Leader of First Gulf War Kept a Low Profile in Final Years
Retired General H. Normal Schwarzkopf Jr, the leader of Operation Desert Storm, died today reportedly from complications dealing with pneumonia. He was 78.
Starting his military career in West Berlin, then later as an adviser to the South Vietnamese Airborne Division, Schwarzkopf rose steadily through the ranks and became a full general in 1988, when he was made head of CENTCOM.
Not long after, Schwarzkopf commanded Operation Desert Storm, the 1990-91 invasion of Iraq. He was offered the position of Army Chief of Staff after the war but declined and retired instead.
His retirement was mostly a quiet one, though he was once again thrust into headlines in 2003 when he expressed concern about the upcoming US invasion of Iraq for a second time, saying he was uncomfortable with Defense Secretary Donald Rumsfeld’s war plan.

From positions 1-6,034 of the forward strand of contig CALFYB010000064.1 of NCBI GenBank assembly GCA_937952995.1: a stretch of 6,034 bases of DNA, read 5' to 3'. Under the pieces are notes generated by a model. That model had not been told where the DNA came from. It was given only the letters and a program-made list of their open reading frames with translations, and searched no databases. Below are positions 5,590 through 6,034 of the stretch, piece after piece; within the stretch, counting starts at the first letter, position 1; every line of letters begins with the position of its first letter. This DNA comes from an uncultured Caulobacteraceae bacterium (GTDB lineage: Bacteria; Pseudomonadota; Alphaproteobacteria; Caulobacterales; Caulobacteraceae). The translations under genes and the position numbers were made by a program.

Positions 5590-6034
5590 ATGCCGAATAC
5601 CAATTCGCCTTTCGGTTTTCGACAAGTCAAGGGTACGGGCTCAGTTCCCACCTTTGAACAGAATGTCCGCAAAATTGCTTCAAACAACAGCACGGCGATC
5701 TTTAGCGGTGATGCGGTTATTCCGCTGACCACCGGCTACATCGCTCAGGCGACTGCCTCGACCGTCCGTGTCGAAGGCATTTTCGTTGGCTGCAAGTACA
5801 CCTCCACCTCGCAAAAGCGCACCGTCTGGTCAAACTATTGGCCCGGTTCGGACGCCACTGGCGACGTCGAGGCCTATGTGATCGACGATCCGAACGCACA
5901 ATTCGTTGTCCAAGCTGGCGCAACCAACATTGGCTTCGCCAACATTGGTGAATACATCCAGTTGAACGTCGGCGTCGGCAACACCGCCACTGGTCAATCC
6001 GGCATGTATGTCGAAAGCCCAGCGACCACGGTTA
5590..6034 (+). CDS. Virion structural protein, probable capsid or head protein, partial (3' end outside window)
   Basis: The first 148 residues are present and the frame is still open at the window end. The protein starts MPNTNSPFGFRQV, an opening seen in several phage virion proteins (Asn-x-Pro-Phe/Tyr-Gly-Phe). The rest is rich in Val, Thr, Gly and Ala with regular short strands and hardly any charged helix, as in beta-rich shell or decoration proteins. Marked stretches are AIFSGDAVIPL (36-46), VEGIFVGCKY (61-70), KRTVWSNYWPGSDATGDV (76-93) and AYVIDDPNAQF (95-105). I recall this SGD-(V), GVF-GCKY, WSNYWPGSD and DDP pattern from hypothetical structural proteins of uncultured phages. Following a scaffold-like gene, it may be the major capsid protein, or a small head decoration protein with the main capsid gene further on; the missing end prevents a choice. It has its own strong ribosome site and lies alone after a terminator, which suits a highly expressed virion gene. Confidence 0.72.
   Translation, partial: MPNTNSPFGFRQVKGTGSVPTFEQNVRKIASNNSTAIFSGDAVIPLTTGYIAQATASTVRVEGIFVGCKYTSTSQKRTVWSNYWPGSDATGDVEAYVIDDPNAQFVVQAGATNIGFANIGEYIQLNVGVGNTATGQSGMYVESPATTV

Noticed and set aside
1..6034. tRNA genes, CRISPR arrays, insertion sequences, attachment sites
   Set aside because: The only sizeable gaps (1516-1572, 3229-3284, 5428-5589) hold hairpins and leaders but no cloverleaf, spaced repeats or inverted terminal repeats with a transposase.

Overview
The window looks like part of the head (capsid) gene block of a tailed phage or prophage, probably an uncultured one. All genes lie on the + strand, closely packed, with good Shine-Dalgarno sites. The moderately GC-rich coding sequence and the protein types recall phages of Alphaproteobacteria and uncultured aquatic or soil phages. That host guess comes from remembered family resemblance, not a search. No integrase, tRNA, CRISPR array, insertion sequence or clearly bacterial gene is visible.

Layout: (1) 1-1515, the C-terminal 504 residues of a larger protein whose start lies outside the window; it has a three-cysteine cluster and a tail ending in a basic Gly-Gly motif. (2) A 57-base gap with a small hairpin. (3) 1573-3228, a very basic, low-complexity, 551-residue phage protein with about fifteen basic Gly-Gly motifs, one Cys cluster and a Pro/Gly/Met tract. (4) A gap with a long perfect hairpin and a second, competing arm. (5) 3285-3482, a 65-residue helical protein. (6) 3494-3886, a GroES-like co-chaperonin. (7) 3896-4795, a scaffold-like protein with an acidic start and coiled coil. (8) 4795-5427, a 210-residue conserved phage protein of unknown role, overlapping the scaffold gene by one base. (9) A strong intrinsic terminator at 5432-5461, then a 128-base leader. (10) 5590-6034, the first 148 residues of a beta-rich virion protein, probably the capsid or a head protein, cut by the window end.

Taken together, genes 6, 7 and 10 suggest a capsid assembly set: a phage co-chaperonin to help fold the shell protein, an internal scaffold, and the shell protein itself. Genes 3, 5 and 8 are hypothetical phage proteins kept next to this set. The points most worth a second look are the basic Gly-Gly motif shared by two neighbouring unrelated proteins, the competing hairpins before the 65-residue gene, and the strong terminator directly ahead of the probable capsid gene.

In the end the retired general relented and endorsed the war, claiming he was convinced by Colin Powell’s forged evidence of Weapons of Mass Destruction in Iraq, which was presented to the United Nations in the lead-up to the invasion.
Though he endorsed President Bush in 2000 and 2004, Schwarzkopf’s dissatisfaction with the Iraq War was repeatedly made public, and in 2004 he once again lashed Rumsfeld for “mishandling” the occupation.
After this, Schwarzkopf kept an even lower profile, endorsing Sen. John McCain (R – AZ) for President in 2008 but mostly focusing on charitable endeavors in his final years.
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